A Simchat Torah Forgiveness
By Shea Hecht
One Erev Yom Kippur I received a phone call from a man who was very upset, because someone called to ask him for forgiveness.
I said, "That's a good thing, why would such a request bother you?"
He replied, "Earlier in the year I was cut out of a business deal by my partners. When one of my partners called me today, I felt the phone call was made with an ulterior motive, because he wants to go into Yom Kippur with a clean slate. I feel that he waited until today to ask knowing I would feel compelled to forgive. But Rabbi, right now the hurt is still too deep, and I don't feel like forgiving. Must I forgive him? Do I have a right not to forgive?"
I responded, "It's certainly in your best interest to forgive someone asking for forgiveness. It's explained in the Code of Jewish Law that the Yom Kippur prayers of one who withholds forgiveness on Erev Yom Kippur will not be accepted. Also, forgiveness is liberating; it frees you from holding a grudge and hating. You will help yourself by forgiving him."
According to tradition the days before Yom Kippur are an auspicious time to ask for forgiveness - and many people use this time for genuine requests for pardon from their fellow man. Why, then, didn't my caller feel better and more forgiving from the phone call he received?
To me it would seem that the request for forgiveness was not done properly. Conciliation means that the asking for forgiveness must be genuine and the offended party must be appeased by the petition. True, The Code of Jewish Law gives us practical advice to ask for forgiveness so we can go into the new year with a clean slate, but in regard to the other person we are suspect. Since we stand to benefit from the request, we must extend a special effort to show that we are sincere.
Many years ago, when I was a teenager, I was standing in the synagogue on Simchat Torah morning, after a long night of dancing and L'Chaim's.
A Yeshiva student came over to me and asked, "Shea, will you forgive me?"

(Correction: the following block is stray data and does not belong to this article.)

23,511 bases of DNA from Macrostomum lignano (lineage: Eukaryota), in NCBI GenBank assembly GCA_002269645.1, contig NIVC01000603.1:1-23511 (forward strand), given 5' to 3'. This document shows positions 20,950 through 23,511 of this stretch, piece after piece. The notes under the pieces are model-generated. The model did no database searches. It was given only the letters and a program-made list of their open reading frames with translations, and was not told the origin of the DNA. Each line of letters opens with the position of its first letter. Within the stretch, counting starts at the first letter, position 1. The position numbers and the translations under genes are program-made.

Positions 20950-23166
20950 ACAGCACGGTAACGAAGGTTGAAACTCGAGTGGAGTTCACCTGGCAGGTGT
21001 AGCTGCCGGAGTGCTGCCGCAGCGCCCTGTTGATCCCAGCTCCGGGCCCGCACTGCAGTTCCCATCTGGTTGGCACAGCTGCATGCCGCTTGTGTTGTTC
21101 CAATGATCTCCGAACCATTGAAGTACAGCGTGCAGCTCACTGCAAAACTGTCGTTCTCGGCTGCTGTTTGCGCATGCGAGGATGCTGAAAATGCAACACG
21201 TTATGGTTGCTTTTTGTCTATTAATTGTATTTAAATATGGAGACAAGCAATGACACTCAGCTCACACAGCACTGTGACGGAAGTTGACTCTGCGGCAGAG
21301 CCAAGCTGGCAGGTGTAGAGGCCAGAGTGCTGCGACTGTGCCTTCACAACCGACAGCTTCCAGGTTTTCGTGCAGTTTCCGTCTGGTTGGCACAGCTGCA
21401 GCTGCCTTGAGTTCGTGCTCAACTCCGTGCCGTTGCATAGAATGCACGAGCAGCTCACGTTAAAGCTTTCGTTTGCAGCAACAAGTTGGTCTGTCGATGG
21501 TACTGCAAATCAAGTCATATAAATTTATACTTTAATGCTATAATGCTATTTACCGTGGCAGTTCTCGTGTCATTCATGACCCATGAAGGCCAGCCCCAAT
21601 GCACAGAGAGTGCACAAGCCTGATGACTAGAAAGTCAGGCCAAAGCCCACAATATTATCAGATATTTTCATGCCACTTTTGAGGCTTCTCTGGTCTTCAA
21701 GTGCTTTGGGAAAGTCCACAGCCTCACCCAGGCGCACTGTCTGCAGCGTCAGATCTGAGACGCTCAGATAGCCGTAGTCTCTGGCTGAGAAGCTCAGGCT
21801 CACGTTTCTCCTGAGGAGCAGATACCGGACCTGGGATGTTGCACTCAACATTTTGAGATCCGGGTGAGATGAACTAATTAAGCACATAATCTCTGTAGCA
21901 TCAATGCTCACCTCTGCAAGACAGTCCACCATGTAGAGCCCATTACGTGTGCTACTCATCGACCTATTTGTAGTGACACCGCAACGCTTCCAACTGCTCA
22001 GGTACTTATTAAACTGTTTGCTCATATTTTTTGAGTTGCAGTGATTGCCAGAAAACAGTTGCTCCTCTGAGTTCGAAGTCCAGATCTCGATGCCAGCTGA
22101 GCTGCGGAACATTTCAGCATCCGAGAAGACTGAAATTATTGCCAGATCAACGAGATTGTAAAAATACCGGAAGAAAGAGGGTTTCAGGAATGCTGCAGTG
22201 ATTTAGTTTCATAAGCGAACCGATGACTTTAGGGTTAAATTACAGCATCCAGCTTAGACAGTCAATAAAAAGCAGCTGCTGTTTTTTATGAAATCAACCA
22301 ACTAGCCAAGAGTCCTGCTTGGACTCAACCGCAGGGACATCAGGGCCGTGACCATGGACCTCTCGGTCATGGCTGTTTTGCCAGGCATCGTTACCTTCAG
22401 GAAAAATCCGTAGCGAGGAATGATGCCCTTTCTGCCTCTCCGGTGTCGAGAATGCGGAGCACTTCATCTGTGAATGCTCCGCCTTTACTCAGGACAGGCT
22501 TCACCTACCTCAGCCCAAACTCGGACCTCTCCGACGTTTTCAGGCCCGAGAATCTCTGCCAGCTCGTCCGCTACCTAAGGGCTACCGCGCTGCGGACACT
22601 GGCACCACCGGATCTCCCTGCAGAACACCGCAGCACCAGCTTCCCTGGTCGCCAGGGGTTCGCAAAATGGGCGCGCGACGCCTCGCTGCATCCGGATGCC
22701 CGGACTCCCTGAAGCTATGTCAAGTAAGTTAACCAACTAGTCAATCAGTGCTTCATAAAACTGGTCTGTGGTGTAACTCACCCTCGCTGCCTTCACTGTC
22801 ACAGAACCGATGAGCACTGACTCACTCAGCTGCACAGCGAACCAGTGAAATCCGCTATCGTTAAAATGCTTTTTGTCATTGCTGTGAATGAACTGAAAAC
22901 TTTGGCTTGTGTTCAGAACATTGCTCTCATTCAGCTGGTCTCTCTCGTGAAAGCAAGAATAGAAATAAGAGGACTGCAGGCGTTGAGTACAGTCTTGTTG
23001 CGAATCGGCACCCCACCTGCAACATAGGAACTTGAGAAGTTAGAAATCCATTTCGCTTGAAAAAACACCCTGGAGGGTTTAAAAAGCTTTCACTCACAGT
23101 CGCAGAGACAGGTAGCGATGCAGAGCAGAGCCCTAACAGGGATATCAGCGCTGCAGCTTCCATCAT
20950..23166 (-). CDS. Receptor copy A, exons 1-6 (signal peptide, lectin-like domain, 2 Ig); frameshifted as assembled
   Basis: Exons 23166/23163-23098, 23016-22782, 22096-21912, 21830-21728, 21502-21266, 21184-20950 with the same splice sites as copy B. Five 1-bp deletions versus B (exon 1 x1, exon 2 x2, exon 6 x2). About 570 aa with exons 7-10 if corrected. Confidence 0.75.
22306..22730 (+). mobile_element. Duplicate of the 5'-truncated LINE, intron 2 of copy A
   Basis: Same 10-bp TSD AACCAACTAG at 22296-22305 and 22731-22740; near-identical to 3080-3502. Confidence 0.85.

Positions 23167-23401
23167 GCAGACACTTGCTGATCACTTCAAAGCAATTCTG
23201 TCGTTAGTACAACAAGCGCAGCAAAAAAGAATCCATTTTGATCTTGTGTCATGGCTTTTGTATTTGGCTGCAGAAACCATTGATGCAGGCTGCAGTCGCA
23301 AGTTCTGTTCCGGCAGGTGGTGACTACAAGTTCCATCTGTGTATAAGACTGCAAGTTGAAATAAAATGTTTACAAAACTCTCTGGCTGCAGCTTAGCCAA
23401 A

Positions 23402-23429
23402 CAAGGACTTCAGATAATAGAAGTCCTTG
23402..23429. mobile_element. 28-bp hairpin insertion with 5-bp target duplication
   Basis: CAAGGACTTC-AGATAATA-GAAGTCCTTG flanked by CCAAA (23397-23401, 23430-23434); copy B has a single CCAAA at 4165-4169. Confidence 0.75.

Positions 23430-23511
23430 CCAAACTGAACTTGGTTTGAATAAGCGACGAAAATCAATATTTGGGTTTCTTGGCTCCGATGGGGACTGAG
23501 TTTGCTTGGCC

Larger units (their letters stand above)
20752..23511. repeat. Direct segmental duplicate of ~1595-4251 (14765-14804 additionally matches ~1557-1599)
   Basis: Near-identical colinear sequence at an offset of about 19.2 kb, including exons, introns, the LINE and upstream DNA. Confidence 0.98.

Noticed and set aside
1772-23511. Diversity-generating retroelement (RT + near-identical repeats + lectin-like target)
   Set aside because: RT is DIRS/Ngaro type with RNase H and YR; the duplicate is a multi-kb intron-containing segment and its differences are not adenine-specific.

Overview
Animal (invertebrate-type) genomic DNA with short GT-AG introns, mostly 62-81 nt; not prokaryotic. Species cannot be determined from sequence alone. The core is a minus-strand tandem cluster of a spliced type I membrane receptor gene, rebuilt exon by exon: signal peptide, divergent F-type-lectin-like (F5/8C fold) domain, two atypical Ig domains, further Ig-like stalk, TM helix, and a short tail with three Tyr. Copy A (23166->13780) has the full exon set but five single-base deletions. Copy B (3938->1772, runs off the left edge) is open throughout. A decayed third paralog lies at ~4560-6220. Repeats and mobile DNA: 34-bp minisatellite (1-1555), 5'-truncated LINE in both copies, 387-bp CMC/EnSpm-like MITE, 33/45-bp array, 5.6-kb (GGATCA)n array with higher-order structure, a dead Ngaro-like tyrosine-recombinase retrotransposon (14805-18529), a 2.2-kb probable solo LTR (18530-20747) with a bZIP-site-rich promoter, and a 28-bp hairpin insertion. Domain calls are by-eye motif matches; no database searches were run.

I looked at him wondering if he was crazy or drunk. We did spend the night drinking and dancing and the timing for the request was a little off. Most of these conversations take place around the Yomim Noraim - the High Holy Days. But the boy then went on to acknowledge exactly what he was asking forgiveness for, so I knew he was serious.
He then asked me, "Do you want to know why I didn't come to ask you before Rosh Hashana or Yom Kippur, or on the last day associated with the asking of forgiveness - Hoshana Rabbah? It's because I wanted you to know that I am genuinely sorry for what I did."
By timing his request for forgiveness when it wasn't necessarily to his advantage and stating that he understood what he did that would have hurt, the boy showed his honesty in remorse and regret. Had I been genuinely hurt, the way he asked and the timing of the asking would have made it easy to forgive him.
The timing and the manner of asking forgiveness make a difference. The correct time to ask for forgiveness, is either immediately after the damage is done or else when one can show that they have nothing to gain from the asking. The proper way to appease someone we are asking forgiveness from is to acknowledge the hurt that was done, the losses that were incurred and then - without excuses or justifications - ask the person for forgiveness.
Let us try not to cause offense to our brothers or sisters so we will not need to ask for forgiveness. Furthermore, we should pray that if we mistakenly do so, we ask for forgiveness properly so that we are given a 'Simchat Torah' forgiveness.
from the October 2005 Edition of the Jewish Magazine